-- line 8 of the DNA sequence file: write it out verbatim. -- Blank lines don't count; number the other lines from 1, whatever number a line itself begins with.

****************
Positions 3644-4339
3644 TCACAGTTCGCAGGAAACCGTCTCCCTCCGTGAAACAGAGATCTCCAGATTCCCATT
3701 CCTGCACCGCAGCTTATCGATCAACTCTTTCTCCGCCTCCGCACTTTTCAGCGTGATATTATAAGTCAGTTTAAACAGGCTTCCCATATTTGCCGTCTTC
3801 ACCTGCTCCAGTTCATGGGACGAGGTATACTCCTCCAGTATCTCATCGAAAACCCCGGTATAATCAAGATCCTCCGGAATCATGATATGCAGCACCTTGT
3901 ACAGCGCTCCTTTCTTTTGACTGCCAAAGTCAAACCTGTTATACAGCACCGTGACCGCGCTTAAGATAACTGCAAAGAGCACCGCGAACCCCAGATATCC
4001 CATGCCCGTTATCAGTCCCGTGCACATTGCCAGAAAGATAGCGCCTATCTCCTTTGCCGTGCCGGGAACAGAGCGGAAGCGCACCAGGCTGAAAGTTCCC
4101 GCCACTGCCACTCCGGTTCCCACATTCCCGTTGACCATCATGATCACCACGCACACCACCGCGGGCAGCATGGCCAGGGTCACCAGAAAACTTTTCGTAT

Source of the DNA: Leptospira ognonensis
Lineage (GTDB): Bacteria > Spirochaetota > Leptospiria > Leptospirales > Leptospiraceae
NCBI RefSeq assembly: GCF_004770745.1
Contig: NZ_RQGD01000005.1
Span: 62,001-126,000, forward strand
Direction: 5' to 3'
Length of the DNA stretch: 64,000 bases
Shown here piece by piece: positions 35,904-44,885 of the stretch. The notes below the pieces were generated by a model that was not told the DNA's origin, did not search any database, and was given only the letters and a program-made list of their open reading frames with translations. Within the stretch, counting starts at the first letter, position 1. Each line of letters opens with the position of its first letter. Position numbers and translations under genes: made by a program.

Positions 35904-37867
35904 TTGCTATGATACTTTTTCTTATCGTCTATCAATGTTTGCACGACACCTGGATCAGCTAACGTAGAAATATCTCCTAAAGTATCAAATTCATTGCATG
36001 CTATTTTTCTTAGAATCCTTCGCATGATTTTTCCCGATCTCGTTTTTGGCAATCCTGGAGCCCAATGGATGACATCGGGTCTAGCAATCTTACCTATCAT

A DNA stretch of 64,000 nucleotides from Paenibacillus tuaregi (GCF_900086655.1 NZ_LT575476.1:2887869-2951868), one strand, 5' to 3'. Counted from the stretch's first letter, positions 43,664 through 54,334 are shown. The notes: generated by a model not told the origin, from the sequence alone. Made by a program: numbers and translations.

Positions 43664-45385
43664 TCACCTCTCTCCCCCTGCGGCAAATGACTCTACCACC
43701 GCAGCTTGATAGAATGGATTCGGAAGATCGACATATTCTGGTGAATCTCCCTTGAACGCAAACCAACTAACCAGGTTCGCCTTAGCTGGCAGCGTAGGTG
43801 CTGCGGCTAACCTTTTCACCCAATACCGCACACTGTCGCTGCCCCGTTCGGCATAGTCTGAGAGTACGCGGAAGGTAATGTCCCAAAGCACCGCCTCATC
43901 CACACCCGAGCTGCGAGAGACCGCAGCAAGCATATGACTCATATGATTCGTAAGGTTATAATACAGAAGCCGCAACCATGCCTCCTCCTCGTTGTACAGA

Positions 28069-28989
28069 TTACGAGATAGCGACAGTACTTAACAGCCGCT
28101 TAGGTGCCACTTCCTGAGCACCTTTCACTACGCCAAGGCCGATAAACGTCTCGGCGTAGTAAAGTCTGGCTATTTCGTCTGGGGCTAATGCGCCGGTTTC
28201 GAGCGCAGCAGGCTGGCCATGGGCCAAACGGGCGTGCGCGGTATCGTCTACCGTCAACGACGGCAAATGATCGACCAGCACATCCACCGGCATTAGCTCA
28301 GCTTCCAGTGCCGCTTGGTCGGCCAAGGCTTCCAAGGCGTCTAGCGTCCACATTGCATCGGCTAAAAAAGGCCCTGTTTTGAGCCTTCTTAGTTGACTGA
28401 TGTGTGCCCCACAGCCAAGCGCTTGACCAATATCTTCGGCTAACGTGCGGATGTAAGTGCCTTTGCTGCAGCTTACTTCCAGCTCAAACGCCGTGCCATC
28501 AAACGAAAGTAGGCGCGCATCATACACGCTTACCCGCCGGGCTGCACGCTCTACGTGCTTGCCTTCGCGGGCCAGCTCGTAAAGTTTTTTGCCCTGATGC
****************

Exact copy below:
Source of the DNA: Leptospira ognonensis